• Trees are fine and all that, but no tree is going to offer me a decent job, keep a roof over my head, or make sure I have access to healthcare. Honestly? A dollar spent on trees is a dollar not spent on far more urgent priorities. Can we talk about transit and affordable housing now?
  • Trees frighten me. They fall and kill people. I don’t think I should have to be afraid in my own house every time a thunderstorm rolls through Atlanta.
  • Trees! Oh la de da. Is this a garden club meeting? What makes a city a place where people want to live is other people. Enough with all this talk about trees! Music festivals, the arts, pedestrian-friendly streets, events that bring the entire city together — if we want a vibrant Atlanta, a city that can be mentioned in the same breath as New York or Los Angeles, we need to invest in people.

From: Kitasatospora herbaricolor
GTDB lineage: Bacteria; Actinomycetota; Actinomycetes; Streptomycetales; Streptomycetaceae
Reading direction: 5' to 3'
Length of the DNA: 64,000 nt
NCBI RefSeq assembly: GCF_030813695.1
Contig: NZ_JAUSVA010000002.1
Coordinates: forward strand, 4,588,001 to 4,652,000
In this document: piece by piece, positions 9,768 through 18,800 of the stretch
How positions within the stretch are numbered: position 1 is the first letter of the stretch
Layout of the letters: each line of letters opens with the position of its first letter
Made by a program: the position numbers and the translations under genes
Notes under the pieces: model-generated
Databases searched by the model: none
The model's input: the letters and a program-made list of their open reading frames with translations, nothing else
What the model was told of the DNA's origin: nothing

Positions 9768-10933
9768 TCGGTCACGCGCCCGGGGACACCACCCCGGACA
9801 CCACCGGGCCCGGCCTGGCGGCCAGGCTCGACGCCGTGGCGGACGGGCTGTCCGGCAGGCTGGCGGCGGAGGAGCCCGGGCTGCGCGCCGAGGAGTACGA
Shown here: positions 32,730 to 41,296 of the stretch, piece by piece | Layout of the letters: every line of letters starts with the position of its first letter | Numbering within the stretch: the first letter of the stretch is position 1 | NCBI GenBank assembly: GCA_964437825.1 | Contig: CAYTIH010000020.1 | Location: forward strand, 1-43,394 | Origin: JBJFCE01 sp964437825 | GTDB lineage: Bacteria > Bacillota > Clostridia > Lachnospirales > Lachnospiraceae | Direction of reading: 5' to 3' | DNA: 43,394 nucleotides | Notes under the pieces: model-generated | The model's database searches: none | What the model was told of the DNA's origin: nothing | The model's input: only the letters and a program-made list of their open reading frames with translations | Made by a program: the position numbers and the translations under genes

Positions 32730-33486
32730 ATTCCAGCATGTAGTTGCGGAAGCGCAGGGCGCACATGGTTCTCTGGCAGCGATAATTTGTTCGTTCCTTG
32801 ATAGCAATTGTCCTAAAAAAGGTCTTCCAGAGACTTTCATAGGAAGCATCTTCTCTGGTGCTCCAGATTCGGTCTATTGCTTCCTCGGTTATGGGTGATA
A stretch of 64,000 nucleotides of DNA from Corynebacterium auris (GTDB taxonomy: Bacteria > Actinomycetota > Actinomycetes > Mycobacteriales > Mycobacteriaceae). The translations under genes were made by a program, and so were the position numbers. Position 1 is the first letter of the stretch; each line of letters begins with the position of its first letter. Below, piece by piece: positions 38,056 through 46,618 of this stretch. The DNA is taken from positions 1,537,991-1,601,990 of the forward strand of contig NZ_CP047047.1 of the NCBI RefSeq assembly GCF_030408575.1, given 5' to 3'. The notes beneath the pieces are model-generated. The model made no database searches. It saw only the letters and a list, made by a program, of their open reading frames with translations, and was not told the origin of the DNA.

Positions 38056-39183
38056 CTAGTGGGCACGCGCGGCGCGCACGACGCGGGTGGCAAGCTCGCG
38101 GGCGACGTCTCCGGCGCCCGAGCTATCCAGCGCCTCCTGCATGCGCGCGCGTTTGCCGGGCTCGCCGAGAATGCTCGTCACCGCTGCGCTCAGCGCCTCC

Continue reading The Future of Atlanta’s Urban Forest: Third in a Series

The Future of Atlanta’s Urban Forest: Second in a Series

Atlanta is a city in a forest.

That’s more than a tagline. Among major U.S. cities, Atlanta — the city proper, that is, excluding  the suburbs for present purposes — has the most tree cover of all, at just under 50 percent.

Keep in mind, however, that not so very long ago, our urban forest was much, much larger and denser.  Below is a comparison of metro Atlanta’s tree cover over time, from 1974 to 1996. (The city limits appear in red.) It’s stunning, isn’t it? Continue reading The Future of Atlanta’s Urban Forest: Second in a Series